انتخاب جنسی تحت انتخاب پدر و مادر در جوامع شبانی کشاورزی
|کد مقاله||سال انتشار||مقاله انگلیسی||ترجمه فارسی||تعداد کلمات|
|35755||2010||9 صفحه PDF||سفارش دهید||محاسبه نشده|
Publisher : Elsevier - Science Direct (الزویر - ساینس دایرکت)
Journal : Evolution and Human Behavior, Volume 31, Issue 1, January 2010, Pages 39–47
Evidence from the anthropological record indicates that in most human societies, parents control the mating access to their offspring. Based on these data, a model of sexual selection has been recently proposed, whereby along with female and male choice, parental choice constitutes a significant sexual selection force in our species. This model was found to provide a good account for the mating patterns which are typical of foraging societies. By employing data from the Standard Cross Cultural Sample, the present study aims at examining whether this model can also account for the mating patterns typical of agricultural and pastoral societies. In addition, comparisons between different society types are made and two model-derived hypotheses are tested. First, it is hypothesised that parents have more control over their offspring's mate choices in non-foraging societies. Second, it is hypothesised that male parents exert greater decision making power in agropastoral societies than in hunting and gathering ones. Both hypotheses are supported by the results presented here. The evolutionary implications of these findings are also explored.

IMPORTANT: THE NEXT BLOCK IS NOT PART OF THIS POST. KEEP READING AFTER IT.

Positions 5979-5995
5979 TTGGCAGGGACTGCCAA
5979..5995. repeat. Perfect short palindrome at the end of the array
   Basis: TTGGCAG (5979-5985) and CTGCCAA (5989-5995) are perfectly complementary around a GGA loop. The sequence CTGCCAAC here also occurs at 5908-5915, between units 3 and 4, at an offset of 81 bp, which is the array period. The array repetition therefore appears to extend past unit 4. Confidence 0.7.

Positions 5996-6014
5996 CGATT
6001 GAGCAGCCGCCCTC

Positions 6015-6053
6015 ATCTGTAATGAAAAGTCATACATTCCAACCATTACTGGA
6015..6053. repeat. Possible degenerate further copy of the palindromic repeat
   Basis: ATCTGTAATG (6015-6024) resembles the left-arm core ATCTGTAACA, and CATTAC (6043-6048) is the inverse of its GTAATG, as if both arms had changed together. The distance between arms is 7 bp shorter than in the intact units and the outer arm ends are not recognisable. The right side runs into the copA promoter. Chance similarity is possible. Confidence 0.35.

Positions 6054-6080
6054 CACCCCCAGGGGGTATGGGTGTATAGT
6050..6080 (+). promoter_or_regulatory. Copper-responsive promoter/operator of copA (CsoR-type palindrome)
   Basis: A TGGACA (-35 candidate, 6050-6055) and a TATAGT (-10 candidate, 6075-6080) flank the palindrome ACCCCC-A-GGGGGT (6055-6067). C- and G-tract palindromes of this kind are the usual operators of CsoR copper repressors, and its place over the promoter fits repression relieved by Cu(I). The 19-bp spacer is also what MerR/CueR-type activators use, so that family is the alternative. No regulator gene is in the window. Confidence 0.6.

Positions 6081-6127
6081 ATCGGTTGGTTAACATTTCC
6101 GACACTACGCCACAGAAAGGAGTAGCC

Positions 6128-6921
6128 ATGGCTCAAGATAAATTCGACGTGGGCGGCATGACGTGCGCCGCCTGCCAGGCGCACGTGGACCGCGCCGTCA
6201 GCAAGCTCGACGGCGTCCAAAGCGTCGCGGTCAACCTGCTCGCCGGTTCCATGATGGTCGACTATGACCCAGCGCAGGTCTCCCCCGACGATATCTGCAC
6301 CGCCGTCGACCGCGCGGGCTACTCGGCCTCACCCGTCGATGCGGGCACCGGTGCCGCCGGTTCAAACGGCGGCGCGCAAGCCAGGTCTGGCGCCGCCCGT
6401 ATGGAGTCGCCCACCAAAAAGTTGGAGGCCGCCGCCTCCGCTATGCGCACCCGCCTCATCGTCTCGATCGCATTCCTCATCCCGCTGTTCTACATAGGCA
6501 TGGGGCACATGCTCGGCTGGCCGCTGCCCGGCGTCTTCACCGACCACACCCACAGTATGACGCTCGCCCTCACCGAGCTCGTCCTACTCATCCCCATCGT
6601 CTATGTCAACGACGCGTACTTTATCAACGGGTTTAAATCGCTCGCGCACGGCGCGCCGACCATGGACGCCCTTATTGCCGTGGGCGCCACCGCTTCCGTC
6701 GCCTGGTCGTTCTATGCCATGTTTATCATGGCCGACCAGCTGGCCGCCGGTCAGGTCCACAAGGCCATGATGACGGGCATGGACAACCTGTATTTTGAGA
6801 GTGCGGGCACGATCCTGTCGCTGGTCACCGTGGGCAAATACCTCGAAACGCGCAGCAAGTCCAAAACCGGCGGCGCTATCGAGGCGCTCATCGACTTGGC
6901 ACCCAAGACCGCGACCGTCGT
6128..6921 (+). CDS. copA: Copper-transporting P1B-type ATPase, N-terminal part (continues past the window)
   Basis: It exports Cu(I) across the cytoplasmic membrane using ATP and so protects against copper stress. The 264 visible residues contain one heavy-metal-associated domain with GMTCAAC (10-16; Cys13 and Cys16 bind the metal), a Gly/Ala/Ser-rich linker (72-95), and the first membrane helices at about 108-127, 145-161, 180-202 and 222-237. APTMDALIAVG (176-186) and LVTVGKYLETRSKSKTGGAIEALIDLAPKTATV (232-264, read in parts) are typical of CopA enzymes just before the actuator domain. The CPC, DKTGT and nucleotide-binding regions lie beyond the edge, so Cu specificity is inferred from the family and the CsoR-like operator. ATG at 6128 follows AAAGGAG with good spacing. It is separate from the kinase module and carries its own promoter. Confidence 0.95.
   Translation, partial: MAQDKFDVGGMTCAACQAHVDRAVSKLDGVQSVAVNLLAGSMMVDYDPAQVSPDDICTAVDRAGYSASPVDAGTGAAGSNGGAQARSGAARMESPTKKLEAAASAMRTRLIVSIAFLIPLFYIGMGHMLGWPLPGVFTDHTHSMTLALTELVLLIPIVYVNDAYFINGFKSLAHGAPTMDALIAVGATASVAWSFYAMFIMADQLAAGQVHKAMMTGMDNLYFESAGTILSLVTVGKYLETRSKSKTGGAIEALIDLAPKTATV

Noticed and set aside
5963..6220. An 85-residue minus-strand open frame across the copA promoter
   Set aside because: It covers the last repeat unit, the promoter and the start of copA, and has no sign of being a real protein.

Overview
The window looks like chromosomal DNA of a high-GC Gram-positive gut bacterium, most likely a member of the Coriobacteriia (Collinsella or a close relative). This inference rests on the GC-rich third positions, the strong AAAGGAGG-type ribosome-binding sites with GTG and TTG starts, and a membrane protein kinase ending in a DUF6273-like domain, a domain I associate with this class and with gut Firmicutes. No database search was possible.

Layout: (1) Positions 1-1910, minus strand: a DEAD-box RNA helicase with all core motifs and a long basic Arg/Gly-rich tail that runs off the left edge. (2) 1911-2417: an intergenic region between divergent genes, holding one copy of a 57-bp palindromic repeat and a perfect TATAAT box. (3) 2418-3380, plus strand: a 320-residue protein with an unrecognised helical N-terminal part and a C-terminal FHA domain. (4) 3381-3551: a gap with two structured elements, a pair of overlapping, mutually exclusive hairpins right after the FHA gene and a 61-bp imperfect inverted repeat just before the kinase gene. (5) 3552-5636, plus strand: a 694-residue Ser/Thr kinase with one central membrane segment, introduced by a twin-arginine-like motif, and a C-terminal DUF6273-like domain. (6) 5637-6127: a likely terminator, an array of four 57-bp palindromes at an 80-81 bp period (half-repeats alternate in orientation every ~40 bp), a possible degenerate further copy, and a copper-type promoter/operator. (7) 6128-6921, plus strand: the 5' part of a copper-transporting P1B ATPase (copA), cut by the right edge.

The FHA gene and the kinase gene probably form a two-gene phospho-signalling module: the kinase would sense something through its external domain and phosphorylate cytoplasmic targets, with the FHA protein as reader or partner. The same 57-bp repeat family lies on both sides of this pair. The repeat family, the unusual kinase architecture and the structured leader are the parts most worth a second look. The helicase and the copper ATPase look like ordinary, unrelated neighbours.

In the majority of human societies parents have a substantial role in determining who is going to have mating access to their offspring. As the anthropological record indicates, the offspring are constrained from exercising mate choice freely and the selection of spouses is frequently made by their parents (Apostolou, 2007b, Broude and Green, 1983, Minturn et al., 1969, Stephens, 1963, Westermarck, 1925 and Whyte, 1978). Based on this evidence, Apostolou (2007b) proposed a model whereby, along with female and male choice, parental choice constitutes a significant sexual selection force in our species. This model was found to be consistent with the patterns of mating typical of modern foraging societies. However, given that most preindustrial societies base their subsistence on agriculture and animal husbandry (Murdock, 1981), understanding the workings of sexual selection today requires that the analysis is not restricted solely to foraging societies. Accordingly, this article aims at identifying the typical patterns of mating in contemporary agricultural and pastoral societies, and examine whether these patterns are consistent with the model of parental choice. Furthermore, anthropological evidence from contemporary societies provides valuable insights on how sexual selection had been working in ancestral human societies (Ember, 1978 and Lee and DeVore, 1968). As modern agropastoral societies resemble ancestral ones, which appeared 10,000 years ago, the identification of the typical patterns of mating in the former enables us to infer the typical patterns of mating in the latter. And even though 10,000 years is a rather short time period in the evolutionary timescale, this later stage of human evolution is significant because, if certain conditions are met, substantial evolutionary change can take place in only a few generations. In particular, two conditions can trigger rapid evolutionary change; namely the strength of the selection pressure and the genetic variability available in the population (Fisher, 1958). These conditions were satisfied at the onset of the Holocene and the transition from a social organisation based on hunting and gathering to a social organisation based on agriculture and animal husbandry. First, demographic growth accelerated substantially commencing 10,000 years ago in the Middle East and Asia spreading into Europe and Australasia in the next 6000 years (Price, 2000). Consequently, this population growth provided the necessary genetic variability required for rapid evolution to take place. Second, the agropastoral revolution had a subsequent dramatic change in the environment of human evolution, as humans started leading a sedentary life instead of a nomadic one and their social environment was no longer a small band of people, but villages and cities of hundreds or thousands. It is no surprise that Hawks, Wang, Cochran, Harpending, and Moyzis (2007) found evidence of rapid acceleration of genetic evolution in our species and attributed this to changes in human cultures and the rapid demographic growth over the last few thousand years (see also Armelagos & Harper, 2005). Overall, if shifting economic structures caused changes in the patterns of mating, the right circumstances were there for directional selection to take place. Accordingly, this study further aims at examining whether the change in the mode of subsistence had an effect on human mating by comparing the patterns of mating in agropastoral societies with the respective patterns of matting in foraging societies in order to identify recurring differences between the two.